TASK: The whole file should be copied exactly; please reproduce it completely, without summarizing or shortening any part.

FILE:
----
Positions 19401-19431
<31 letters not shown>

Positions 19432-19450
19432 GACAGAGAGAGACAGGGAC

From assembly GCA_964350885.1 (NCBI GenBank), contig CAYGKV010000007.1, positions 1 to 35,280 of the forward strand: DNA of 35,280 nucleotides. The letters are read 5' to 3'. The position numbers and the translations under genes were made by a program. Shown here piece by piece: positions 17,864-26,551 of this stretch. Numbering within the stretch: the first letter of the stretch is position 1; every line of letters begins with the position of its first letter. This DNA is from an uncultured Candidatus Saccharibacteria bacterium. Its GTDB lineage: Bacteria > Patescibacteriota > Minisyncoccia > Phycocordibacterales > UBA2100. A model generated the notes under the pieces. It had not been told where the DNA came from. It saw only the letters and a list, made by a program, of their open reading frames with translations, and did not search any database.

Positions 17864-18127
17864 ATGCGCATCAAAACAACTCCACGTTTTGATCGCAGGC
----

Positions 19401-19431
<31 letters not shown>

Positions 19432-19450
19432 GACAGAGAGAGACAGGGAC

From assembly GCA_964350885.1 (NCBI GenBank), contig CAYGKV010000007.1, positions 1 to 35,280 of the forward strand: DNA of 35,280 nucleotides. The letters are read 5' to 3'. The position numbers and the translations under genes were made by a program. Shown here piece by piece: positions 17,864-26,551 of this stretch. Numbering within the stretch: the first letter of the stretch is position 1; every line of letters begins with the position of its first letter. This DNA is from an uncultured Candidatus Saccharibacteria bacterium. Its GTDB lineage: Bacteria > Patescibacteriota > Minisyncoccia > Phycocordibacterales > UBA2100. A model generated the notes under the pieces. It had not been told where the DNA came from. It saw only the letters and a list, made by a program, of their open reading frames with translations, and did not search any database.

Positions 17864-18127
17864 ATGCGCATCAAAACAACTCCACGTTTTGATCGCAGGC